Ch 51. Digital Photogrammetry

Charles Toth and Zoltan Koppanyi


“Photogrammetry and remote sensing are the art, science, and technology of obtaining reliable information from non‐contact imaging and other sensor systems about the Earth and its environment, and other physical objects and processes through recording, measuring, analyzing and representation” [ISPRS Statutes]. Photogrammetric engineering has a long history; the International Society of Photogrammetry and Remote Sensing (ISPRS) was founded in 1910, and the American Society of Photogrammetry and Remote Sensing (ASPRS) was founded in 1934.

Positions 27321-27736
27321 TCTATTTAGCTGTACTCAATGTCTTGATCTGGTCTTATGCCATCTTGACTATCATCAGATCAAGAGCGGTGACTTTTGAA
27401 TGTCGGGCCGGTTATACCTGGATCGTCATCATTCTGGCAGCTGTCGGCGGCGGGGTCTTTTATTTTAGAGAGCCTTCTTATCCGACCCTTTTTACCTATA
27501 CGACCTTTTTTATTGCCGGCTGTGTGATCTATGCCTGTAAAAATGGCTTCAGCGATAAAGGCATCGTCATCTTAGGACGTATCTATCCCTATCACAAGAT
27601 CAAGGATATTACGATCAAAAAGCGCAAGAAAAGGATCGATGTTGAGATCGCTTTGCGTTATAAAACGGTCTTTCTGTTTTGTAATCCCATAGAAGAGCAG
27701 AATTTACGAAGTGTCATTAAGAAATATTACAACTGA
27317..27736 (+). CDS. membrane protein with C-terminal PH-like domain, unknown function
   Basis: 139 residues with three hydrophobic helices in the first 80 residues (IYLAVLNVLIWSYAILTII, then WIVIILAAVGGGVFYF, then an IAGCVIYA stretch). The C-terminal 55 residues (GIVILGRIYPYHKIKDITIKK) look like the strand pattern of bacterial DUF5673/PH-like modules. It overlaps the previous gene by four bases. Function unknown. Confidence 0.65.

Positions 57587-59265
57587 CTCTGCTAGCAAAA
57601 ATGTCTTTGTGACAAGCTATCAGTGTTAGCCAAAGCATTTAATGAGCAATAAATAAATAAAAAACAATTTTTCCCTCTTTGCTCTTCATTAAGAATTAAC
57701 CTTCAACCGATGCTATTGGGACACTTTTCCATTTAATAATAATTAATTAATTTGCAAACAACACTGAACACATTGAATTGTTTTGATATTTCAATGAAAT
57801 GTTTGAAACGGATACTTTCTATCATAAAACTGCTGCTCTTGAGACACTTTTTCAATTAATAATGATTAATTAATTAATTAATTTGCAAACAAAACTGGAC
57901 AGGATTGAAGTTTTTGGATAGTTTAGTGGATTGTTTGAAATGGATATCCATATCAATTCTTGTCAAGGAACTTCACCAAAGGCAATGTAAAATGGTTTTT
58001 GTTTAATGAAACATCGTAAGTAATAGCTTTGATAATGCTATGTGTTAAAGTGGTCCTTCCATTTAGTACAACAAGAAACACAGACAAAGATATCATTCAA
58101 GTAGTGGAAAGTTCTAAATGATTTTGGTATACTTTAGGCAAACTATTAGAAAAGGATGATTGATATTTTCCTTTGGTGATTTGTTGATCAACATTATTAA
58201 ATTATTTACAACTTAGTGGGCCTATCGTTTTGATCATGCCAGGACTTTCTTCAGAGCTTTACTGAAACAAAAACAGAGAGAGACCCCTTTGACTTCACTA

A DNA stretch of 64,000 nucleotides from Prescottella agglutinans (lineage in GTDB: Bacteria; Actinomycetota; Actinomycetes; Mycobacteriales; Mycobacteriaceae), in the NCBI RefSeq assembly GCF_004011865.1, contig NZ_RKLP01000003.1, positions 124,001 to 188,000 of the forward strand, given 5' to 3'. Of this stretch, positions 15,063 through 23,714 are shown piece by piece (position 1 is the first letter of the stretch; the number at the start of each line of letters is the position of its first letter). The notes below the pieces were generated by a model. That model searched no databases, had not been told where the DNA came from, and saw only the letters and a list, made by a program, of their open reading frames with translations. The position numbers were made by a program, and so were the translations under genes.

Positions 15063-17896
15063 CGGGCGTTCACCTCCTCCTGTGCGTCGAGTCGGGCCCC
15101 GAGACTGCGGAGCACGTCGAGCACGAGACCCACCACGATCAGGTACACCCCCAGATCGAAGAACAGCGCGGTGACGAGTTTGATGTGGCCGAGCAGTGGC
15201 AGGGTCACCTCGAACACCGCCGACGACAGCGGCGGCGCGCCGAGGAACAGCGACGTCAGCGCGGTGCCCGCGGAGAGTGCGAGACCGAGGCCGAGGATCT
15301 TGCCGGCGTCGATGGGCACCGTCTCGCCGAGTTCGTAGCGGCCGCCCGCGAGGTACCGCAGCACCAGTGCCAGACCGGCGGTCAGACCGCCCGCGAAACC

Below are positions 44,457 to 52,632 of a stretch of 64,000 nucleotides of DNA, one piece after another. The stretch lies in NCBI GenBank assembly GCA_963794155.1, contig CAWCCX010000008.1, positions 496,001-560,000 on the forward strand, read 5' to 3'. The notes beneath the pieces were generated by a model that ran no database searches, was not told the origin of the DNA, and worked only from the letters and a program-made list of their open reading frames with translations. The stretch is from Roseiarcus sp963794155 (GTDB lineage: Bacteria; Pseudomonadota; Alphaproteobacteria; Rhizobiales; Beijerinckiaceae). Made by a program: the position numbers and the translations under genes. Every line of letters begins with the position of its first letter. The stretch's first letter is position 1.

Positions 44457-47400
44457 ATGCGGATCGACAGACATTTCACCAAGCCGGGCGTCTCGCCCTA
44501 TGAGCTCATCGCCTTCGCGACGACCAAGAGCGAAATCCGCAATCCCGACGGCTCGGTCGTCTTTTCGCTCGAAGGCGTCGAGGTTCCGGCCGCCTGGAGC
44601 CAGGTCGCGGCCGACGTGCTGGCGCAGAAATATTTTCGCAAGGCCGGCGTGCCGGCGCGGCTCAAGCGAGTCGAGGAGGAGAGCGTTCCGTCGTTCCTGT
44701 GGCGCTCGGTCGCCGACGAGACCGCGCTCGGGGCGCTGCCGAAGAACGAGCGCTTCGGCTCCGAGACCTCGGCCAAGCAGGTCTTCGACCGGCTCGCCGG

This chapter focuses on the fundamentals of photogrammetry to derive accurate 3D information based on post‐processing algorithms. While the mathematical background of several models is the same as in computer vision, here, the conventional photogrammetric description is followed. For example, the collinearity equations describe the same constraints and assume the same pinhole camera model as the projection matrix that is defined in the beginning of any computer vision textbook. Historically, the collinearity equations are the basis for introducing the exterior orientation and stereo vision in photogrammetry. These connections will be noted at the relevant places, yet the chapter adheres to the classical photogrammetric style in introducing the topics, notations, examples, and problems to allow the reader to become familiar with the photogrammetric terminology. In addition, the chapter emphasizes important phenomena, such as very precise 3D product characterization, that are either not addressed or coarsely presented in computer vision.